ACEmoderator: QUESTION FROM: Shirley Burnham ‏@ShirleyBurnham via Twitter - #ACElivechat Mr Davey, there is much negative comment about @ACE_national 's Report on DIY libraries. Add adendum to your Report, why not?

Alan Davey: As I've said before, we believe the best library service is the one that is locally appropriate. We want any local authority who is considering a community managed library to have these guiding principles, so that they can make sure that this is the best decision for their local community, and that where it happens it's done in the right way.

12:40 ACEmoderator: QUESTION FROM: sarfartist via chatroom - To be honest this feels like a safe PR exercise. Controlled. No sense of debate and no element of risk which might enable artists who are working and producing work without any ACE support. What artists really need now is a way to gain profile, marketing, visibility and for professional ACE people to track follow and nurture people who are working without any ACE funding. There are lots of them. ACE "gatekeepers" in the current world of technical production and distribution are increasingly irrelevant as are "production funds". Why are artists not explicitly "graded" in the same way they are when being assessed? How might you use this in a public and positive way?

12:41 Alan Davey: Interesting point. I do want to get that sense of open debate among artists in a mature and open way. It's a conversation I want to have in the next few years.

AC: The Unlimited programme did provide opportunities for some but we're still not well represented- will there be similar programmes in the future as it was structured and managed differently and that was part of its success.

12:42 Alan Davey: That's just what we're talking about now.

12:43 G-man: Alan Davey: Hi Alan, I noticed that Cafe Oto gets something like £100k in funding-some of which comes from the Arts Council. This seems a little high for a venue that makes profit from ticket sales, bar and food. Why don't the venues that put on songwriters and bands as opposed 'experiemental' acts get funding? liek the Brixton Windmill for example-they have 3/4 acts every night and is one of a hand full of London venues not promoting ' ay to play' shows. Is funding about Class? as Cafe Oto is very middle class.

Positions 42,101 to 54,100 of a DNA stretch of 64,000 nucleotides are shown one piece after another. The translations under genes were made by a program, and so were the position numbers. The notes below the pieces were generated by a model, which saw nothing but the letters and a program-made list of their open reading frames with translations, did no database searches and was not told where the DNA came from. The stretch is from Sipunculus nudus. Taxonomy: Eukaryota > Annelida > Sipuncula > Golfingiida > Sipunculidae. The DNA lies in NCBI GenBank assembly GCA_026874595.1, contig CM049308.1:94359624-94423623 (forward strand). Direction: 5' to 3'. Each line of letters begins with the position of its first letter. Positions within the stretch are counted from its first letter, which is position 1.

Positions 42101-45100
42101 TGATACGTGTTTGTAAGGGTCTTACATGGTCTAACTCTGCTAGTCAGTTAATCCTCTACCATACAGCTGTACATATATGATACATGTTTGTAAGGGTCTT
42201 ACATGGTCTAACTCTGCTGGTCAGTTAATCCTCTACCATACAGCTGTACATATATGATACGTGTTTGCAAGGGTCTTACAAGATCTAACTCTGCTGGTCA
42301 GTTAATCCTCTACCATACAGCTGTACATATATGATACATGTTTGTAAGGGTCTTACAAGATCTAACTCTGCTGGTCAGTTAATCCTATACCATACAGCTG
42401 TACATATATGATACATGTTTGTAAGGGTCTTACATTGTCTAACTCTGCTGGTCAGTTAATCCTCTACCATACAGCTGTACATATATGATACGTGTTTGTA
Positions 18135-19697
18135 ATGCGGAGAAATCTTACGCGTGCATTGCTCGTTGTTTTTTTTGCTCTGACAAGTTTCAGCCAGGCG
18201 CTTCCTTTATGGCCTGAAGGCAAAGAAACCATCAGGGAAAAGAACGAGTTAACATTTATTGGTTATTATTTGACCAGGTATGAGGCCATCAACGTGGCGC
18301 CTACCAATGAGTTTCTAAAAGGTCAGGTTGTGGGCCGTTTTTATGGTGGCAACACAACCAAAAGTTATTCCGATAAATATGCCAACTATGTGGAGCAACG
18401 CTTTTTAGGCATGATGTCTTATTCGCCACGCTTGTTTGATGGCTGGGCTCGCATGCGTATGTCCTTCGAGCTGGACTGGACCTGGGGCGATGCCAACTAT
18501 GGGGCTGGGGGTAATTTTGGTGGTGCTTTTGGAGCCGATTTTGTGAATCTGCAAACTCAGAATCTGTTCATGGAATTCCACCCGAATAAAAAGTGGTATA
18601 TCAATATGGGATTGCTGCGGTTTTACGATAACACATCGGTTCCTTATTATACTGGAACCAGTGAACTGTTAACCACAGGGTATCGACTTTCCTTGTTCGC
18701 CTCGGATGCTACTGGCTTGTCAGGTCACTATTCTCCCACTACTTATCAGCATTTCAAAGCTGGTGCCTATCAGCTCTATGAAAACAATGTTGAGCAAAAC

Alan Davey: I've not been to Cafe Oto myself, but I love the Windmill. They choose their acts really well. One of the things we do is to fund promoters who enable venues like the Windmill to be able to put on interesting musicians.

12:43 Jock: Was it not the executive directors who voted the large increases to themselves and if not who in is the remuneration committee?

Alan Davey: The Executive Directors had nothing to do with this decision. Remuneration Committee, made up of our National Council members, made the decision.

12:44 Jebc: With the continued cuts in arts funding from central government and the greater reliance on Lottery funds through Grants for the Arts, do you think ACE's funding in general will become more open access? I think more competition for funds in the sector would be good - this builds on the way you approached your last round of NPO funding.

12:46 Alan Davey: As the proportion of Lottery Funded to Grant in aid increases we will have to think about how we use the different sources of funds. As you say, this will mean more application, as we did with the National portfolio process.

12:46 GaryG: Even though I appreciate the support libraries do receive from ACE, ACE have taken a couple of steps recently that are raising concerns: (1) The reduction in ACE support for libraries, including the removal of the Director of Libraries role (despite a recent ACE live chat proudly stating that experts had been brought over from MLA). (2) The recent report that gave the thumbs up to volunteer run libraries, despite the fact that many volunteers who are having to take over libraries are giving this idea the thumbs down. What reassurances can you provide that ACE are providing the support for libraries that they need?

Alan Davey: We're hoping to appoint a National Director for Libraries soon. To reassure you, we hope that in the new organisation we'll continue to support libraries in the right way. I answered your volunteer point in an earlier question.